But problems remain. We have lost nearly 3,000 uniform staff since the beginning of the pandemic, despite a steadily increasing population that is more challenging to manage. High attrition is not unique to New York City: correction and other law enforcement agencies across the country are facing challenges maintaining uniformed staff. We are intensely focused on supporting the dedicated members of service who continue to serve the Department. We are prioritizing staff training, leveraging technology to ensure that critical posts are staffed, and recruiting actively to replace those whom we have lost. In fiscal year 2023, 108 officers graduated from the Academy and joined the ranks as correction officers. A class of 88 officers is at the Academy and expected to graduate in May 2023, and more classes are scheduled throughout the remainder of the year. The ranks of New York’s Boldest must grow if we are to have safe and humane facilities.
Since January 2022, we have onboarded nearly 30 new leaders with significant correctional and business experience. These individuals come from across the country and have infused the Department with external expertise. To take only a few examples, our new Deputy Commissioner of Classification, Custody Management and Facility Operations has 35 years of correctional experience; our new Deputy Commissioner of Administration has 29 years of correctional experience; and our new Deputy Commissioner of Training has 30 years of public safety experience, as well as 20 years in academia. I am grateful to the strong team of leaders that has risen to the challenge of the past 15 months.
This week, for the first time in five years, the Department promoted a new class of Captains. This new class of 26 Captains shows our commitment to investing in professional growth. Next month, we plan to hire external candidates for warden positions to lead some of our facilities. They include individuals who have led facilities elsewhere and who will bring fresh perspective to a daunting job. I say “to lead some of our facilities” because I would be remiss if I did not recognize that our existing facility wardens include individuals who have the talent and commitment to support reform and rebuild this agency. They deserve to continue in place.
Improved Jail Operations & Violence Reduction
We have made long overdue improvements in how we manage and operate our facilities. For one, we have greatly improved intake processing. When I became Commissioner, conditions in our intake units were poor, and lengths of stay in intake were often excessive. The Department has now implemented new protocols for tracking and processing new admissions. The intake areas are now clean and orderly, and virtually all new admissions are being housed within 24 hours as required.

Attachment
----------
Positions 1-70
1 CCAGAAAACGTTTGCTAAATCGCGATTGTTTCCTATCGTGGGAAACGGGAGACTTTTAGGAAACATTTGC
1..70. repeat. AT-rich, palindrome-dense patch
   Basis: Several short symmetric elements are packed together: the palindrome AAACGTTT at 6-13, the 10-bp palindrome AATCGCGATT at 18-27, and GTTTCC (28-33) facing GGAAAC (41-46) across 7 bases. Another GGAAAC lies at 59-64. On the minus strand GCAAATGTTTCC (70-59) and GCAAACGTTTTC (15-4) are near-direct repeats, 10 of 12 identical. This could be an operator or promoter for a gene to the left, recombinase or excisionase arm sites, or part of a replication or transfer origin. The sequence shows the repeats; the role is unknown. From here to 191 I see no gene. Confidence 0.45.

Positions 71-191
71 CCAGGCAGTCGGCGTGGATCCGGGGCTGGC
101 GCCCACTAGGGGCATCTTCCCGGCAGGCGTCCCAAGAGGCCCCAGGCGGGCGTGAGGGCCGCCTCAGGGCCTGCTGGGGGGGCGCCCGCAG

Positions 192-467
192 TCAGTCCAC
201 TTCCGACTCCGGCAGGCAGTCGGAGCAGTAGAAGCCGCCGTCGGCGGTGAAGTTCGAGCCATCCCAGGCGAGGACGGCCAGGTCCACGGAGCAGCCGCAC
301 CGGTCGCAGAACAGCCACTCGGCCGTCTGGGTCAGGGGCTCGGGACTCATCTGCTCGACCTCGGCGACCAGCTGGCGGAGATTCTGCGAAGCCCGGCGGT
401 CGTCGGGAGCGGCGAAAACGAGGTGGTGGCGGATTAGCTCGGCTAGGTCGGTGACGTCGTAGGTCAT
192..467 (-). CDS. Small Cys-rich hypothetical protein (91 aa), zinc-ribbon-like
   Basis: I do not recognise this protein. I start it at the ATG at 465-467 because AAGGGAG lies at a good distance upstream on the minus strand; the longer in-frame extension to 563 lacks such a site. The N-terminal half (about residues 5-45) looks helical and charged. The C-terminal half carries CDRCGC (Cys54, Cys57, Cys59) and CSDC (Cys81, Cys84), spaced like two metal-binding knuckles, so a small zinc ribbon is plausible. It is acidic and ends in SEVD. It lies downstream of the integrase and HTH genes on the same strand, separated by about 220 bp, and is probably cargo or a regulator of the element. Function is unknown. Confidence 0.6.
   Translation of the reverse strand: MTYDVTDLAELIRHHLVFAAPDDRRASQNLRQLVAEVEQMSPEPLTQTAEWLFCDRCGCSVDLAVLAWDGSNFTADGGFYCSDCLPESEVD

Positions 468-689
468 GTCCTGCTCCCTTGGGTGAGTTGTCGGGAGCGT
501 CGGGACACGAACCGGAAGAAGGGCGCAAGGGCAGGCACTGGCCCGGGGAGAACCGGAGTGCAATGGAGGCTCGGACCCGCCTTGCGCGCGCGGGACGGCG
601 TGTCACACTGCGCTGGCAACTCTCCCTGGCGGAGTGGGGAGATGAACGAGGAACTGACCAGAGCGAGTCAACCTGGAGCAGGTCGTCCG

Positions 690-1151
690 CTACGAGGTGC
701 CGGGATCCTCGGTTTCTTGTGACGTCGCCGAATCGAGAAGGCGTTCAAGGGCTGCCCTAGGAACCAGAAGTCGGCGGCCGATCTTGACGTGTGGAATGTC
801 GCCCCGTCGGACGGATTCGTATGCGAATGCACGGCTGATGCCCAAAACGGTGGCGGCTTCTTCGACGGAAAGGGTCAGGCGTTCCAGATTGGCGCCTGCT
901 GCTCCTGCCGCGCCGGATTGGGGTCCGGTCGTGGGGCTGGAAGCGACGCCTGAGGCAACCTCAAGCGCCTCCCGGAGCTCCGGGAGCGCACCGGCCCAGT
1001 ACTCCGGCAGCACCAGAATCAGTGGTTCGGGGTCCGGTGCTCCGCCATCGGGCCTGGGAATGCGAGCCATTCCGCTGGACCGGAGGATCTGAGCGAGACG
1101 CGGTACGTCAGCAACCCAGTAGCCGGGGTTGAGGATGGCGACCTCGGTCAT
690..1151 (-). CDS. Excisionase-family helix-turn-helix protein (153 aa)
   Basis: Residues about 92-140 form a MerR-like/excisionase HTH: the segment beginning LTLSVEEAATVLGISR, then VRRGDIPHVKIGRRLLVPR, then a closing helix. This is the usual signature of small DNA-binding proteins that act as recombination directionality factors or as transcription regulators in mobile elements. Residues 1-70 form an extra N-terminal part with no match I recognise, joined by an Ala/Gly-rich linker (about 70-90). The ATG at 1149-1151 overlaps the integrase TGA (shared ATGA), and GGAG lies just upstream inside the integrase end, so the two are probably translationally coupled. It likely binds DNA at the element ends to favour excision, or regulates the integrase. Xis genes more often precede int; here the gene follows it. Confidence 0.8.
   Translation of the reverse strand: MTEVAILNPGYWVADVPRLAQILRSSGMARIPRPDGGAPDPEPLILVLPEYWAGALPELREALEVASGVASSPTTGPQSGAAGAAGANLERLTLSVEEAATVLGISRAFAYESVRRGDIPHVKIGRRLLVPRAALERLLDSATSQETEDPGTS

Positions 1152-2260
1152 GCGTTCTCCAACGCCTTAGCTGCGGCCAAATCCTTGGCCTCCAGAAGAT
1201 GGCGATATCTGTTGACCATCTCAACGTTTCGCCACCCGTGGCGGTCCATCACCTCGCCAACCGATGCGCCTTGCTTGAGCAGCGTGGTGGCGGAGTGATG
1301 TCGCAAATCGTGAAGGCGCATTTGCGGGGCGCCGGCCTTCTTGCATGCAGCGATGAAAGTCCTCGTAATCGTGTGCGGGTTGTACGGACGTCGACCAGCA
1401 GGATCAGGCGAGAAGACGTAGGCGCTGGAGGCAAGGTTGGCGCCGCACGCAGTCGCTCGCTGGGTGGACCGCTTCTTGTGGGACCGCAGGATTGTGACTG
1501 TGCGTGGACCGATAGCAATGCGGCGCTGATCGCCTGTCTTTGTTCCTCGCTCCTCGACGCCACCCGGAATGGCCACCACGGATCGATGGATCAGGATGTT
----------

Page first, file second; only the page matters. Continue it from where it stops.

We have also resumed tactical search operations to remove dangerous weapons and narcotics contraband from the jails. In 2022, the Department conducted nearly 90 tactical search operations, resulting in the recovery of more than 1,600 weapons and 200 narcotics contraband. Searches of all kinds led to the recovery of more than 5,500 weapons and 1,400 narcotics contraband in calendar year 2022.
Significantly, fiscal year to date, slashings and stabbings have decreased nearly 18 percent Department-wide. Incidents of use of force saw a 14 percent decrease in 2022 despite the rise in the jail system’s average daily population and the concentration of violence-prone individuals as a result of bail reform. The Department has never before experienced a situation where population has increased, and use of force rates have decreased.
This decrease in the use of force in the face of a more challenging population is the product of using a holistic approach to fixing our jails. In the first quarter of 2022, the Robert N. Davoren Center (RNDC) was the most violent facility on Rikers Island. It houses our youngest individuals. To address the heightened levels of violence, we developed a multi-pronged violence reduction strategy: we increased programs and services; we ended the misguided practice of housing by gang affiliation; we went back to the basics of security practices; we partnered with faith-based leaders, credible messengers, and violence interrupters to provide guidance and address the root causes of justice involvement; and we replaced cell doors so they could not be easily manipulated and Plexiglas windows so that they could not be fashioned into weapons. Fiscal year to date, RNDC has seen a 60 percent reduction in slashings and stabbings. Recently, we have replicated these components across the jail system. I am confident that what has worked in RNDC will work elsewhere.